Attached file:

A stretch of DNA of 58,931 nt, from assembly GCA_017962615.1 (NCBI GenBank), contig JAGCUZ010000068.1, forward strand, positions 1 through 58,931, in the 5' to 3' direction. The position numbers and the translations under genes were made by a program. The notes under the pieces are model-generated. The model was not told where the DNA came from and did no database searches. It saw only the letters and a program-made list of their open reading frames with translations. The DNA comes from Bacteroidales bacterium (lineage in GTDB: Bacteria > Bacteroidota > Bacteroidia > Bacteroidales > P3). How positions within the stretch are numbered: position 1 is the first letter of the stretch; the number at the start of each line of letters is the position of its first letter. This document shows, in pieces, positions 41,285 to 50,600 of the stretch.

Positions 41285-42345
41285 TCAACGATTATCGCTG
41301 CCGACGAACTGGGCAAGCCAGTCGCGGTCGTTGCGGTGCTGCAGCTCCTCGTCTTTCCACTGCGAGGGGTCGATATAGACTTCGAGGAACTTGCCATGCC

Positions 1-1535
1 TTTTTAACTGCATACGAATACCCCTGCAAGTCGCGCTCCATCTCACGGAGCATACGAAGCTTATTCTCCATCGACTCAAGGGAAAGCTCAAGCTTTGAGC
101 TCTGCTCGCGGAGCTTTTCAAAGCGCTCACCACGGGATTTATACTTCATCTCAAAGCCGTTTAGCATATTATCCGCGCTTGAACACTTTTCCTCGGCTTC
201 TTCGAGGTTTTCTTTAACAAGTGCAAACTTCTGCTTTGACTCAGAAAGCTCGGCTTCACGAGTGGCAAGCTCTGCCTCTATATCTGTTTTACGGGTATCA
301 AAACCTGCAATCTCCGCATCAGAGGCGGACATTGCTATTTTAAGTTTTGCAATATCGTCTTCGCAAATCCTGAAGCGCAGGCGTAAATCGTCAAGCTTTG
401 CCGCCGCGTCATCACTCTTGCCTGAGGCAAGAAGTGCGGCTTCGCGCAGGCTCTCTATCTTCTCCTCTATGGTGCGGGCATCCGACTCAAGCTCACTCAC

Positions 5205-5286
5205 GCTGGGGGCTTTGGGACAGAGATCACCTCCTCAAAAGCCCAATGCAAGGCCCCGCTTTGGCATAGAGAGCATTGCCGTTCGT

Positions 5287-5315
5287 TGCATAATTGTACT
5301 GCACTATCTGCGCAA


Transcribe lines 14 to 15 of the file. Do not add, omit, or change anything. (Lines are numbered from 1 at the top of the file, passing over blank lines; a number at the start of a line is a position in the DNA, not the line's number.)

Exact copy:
5287 TGCATAATTGTACT
5301 GCACTATCTGCGCAA